If you ever have any questions about any other Chinese out of print titles–let me know–I have a few other sources you can try.

    Comment by Barbara Fisher — October 25, 2005 #

  5. Growing up with a chinese mom, I never had any Chinese food cookbooks and neither did my mom. She cooked and still cooks from experience of watching her own mom, as do i now.

    So its a bit interesting to read your discussion of Pei Mei’s book.

    After reading your review, I might try to get one of these volumes and fiddle around with the recipes (does she have chinese language versions? That would really push my language skills, but I could be doing 2 things at once!).

    Comment by Rose — October 28, 2005 #

  6. Hello again, Rose–

    You are right–Chinese-language cookbooks are unusual. Traditionally, there were very few such things in existence; daughters learned from mothers and grandmothers, and so on. Apprentice chefs learned from older chefs, and everything was passed down orally.

    That is part of what makes Pei Mei’s cookbooks so unusual in a cultural sense. They are a completely modern phenomina, and they are the result of some of those old traditions and lines of communication breaking down to some extent, as Chinese society responds to the cultural and political changes that have swept through the nation over the past century.

    All of the first three volumes are bi-lingual–they are in both Chinese and English. This will let you read the Chinese and then check how accurate your understanding is on the facing page! The fourth book on homestyle cooking, is in English only.

    Good luck in finding the books and cooking from them–I would love to hear back from you on your experiments!

    Also, there is a series of bilingual Chinese/English cookbooks put out by the Wei Chuan Cooking School, which is also in Taiwan. The Wei-Chuan series is very similar to Pei-Mei’s books–which of course, makes me wonder if they got the idea from her books–but they are very wide-ranging in topic. They are small, but well-illustrated volumes that give step by step instructions and photos for each recipe, and the topics include classic recipes, homestyle recipes, health cookery using medicinals, dim sum, desserts, regional cuisines, and even Japanese, Thai and Vietnamese cookery.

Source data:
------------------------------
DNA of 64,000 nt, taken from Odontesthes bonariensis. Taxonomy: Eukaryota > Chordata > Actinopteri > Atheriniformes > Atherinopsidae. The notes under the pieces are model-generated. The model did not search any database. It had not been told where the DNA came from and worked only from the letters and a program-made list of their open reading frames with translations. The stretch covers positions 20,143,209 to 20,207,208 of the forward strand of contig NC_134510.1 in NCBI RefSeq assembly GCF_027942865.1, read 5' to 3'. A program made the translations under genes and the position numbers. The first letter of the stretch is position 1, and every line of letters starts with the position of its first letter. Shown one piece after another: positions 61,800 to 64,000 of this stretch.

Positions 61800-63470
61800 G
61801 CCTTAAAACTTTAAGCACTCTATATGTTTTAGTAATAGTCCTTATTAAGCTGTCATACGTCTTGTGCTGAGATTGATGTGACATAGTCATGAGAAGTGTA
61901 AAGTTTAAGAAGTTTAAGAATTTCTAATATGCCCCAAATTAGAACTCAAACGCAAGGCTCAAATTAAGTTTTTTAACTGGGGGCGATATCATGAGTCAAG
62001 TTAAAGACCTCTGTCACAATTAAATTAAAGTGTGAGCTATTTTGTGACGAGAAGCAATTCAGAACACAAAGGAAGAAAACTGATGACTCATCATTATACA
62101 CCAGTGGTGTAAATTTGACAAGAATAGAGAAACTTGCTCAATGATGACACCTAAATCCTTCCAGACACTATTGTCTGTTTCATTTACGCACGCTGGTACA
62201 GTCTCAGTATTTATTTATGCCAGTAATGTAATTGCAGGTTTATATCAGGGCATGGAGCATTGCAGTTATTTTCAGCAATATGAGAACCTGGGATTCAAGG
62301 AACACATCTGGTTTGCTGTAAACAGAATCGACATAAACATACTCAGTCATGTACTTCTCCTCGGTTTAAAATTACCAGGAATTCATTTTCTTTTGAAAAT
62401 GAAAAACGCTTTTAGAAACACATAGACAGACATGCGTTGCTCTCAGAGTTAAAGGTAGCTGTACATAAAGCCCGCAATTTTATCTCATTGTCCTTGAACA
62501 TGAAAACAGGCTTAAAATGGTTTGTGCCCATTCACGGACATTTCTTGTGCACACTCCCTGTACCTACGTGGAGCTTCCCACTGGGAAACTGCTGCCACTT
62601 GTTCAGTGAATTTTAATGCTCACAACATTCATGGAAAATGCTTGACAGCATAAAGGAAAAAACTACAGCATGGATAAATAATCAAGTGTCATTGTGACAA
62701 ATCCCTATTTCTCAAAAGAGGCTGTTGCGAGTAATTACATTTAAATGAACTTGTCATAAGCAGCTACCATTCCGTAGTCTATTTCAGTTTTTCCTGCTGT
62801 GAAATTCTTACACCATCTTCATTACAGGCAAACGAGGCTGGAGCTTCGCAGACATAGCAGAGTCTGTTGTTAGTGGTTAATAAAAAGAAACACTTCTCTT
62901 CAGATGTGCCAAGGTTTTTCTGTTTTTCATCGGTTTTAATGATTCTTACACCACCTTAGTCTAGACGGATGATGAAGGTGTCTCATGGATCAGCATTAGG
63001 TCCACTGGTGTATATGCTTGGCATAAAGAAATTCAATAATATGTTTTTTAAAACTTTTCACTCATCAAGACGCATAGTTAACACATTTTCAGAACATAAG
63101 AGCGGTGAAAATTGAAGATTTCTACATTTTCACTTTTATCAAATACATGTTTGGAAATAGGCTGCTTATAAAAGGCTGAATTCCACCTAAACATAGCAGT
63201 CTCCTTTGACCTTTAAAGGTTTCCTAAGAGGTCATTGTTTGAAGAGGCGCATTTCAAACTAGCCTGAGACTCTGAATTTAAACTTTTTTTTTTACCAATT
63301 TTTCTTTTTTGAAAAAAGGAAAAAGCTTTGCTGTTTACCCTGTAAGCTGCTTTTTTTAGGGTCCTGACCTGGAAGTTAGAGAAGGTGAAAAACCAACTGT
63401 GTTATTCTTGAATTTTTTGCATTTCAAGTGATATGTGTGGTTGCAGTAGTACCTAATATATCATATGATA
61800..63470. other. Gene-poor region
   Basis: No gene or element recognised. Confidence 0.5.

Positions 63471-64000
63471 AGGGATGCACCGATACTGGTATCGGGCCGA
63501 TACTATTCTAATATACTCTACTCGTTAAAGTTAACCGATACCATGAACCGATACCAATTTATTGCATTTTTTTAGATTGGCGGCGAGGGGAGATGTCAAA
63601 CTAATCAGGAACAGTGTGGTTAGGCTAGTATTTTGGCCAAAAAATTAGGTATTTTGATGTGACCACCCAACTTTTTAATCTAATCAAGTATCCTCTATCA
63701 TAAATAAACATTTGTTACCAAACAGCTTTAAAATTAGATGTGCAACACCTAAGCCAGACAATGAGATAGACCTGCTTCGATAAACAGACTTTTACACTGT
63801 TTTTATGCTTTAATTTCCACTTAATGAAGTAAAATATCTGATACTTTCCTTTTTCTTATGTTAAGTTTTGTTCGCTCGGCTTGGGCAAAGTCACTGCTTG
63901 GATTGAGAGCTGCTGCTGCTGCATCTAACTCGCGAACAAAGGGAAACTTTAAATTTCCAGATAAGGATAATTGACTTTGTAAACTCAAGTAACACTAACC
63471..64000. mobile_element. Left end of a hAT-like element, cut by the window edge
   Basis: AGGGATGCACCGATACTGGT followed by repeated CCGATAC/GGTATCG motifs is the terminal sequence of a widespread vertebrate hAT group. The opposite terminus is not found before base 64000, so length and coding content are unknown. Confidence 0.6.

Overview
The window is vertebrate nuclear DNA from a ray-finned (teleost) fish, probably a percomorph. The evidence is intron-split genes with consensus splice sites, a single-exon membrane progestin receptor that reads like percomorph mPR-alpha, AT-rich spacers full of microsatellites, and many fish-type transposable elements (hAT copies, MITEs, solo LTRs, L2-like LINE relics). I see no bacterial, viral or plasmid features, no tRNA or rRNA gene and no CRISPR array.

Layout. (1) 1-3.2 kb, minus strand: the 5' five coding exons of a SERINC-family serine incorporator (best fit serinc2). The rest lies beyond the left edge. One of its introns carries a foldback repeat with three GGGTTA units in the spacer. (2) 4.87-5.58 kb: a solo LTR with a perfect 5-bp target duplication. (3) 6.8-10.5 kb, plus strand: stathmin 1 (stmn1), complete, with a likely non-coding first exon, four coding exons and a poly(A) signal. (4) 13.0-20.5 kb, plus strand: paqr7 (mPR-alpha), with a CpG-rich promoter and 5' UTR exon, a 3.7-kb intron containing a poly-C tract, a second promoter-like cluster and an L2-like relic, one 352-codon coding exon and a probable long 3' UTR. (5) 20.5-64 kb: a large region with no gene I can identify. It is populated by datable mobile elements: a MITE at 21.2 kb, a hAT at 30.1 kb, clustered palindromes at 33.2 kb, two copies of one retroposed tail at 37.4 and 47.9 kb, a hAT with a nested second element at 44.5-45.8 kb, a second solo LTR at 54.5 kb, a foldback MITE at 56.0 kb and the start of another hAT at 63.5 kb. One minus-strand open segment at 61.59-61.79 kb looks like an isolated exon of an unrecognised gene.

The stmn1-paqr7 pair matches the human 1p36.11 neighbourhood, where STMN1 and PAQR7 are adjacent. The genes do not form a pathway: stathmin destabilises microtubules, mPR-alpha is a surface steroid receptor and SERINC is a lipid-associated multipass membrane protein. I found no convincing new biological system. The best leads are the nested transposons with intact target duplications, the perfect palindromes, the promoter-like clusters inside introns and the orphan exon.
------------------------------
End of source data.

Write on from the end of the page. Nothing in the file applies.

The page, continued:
These books are all in print and are well worth seeking out, though, like the Pei-Mei cookbooks, the instructions in English are a little terse, which is fine if the cook has a lot of experience, but not so much if they are beginners.

    Comment by Barbara Fisher — October 28, 2005 #

  7. Hello Everyone, I have about 700 BRAND NEW copies of the Volume 1 cookbook. My father purchased 1000 copies from Taiwan in the early 1970s hoping to sell them through magazine ads. He never sold any (magazine ads were too expensive) and they sat in his garage until 3 years ago. Now I am trying to get rid of them for him! I sell them through Amazon for $24.99. Please email me if anyone is interested in buying them, either individually or IN BULK!

    Comment by Leslie Wiser — February 21, 2006 #

  8. Hi Barbara,

    I was reading this with interest when suddenly a bell went off. I went over to one of my shelves where I have a number of my Chinese books. I checked and sure enough I have a book by her. The Title is “FuPei Mei’s Chinese Cooking” published by Shufunotomo Co., Ltd. of Tokyo in 1992.

    It has 132 pages and contains 103 recipes. It is not a book I would recommend to a beginning cook. It has a short introductory chapter Traditions in Chinese cooking, dining etiquette and Essential qualities of Chinese food. That is followed by a short chapter of basic cooking techniques.

    All Chinese terms have the equivalent Chinese characters for the item or recipe.

    I had sort of diemissed the book since it seemed to be nothing but a collection of reipes with an illustration of each dish.

    At my current stage of development, I prefer to lear more about techniques than recipes. For this reason, I’ve enjoyed many of the posts in your Chinese Cooking School. There has been little I was n;t already familiar with but you have codified it and written about it in an interesting manner.

    The book is available used from Amazon for $31.95 (used). See:

    I would not recommend it unless some one wants to complete a collection of books.

    Best wishes and regards…


    Thomas Spillman
    Asst. Professor (retired)
    Austin, TX

    Comment by Tom Spillman — July 20, 2008 #

  9. Hi Barbara. Stumbled onto your site today. Love it! My wife and own over 1000 cookbooks. When we conk out how can they best be sold other than ebay?..Thanks,Alan

    Many chinese including all those mentioned in your recent post

    Comment by Alan McCracken — August 13, 2008 #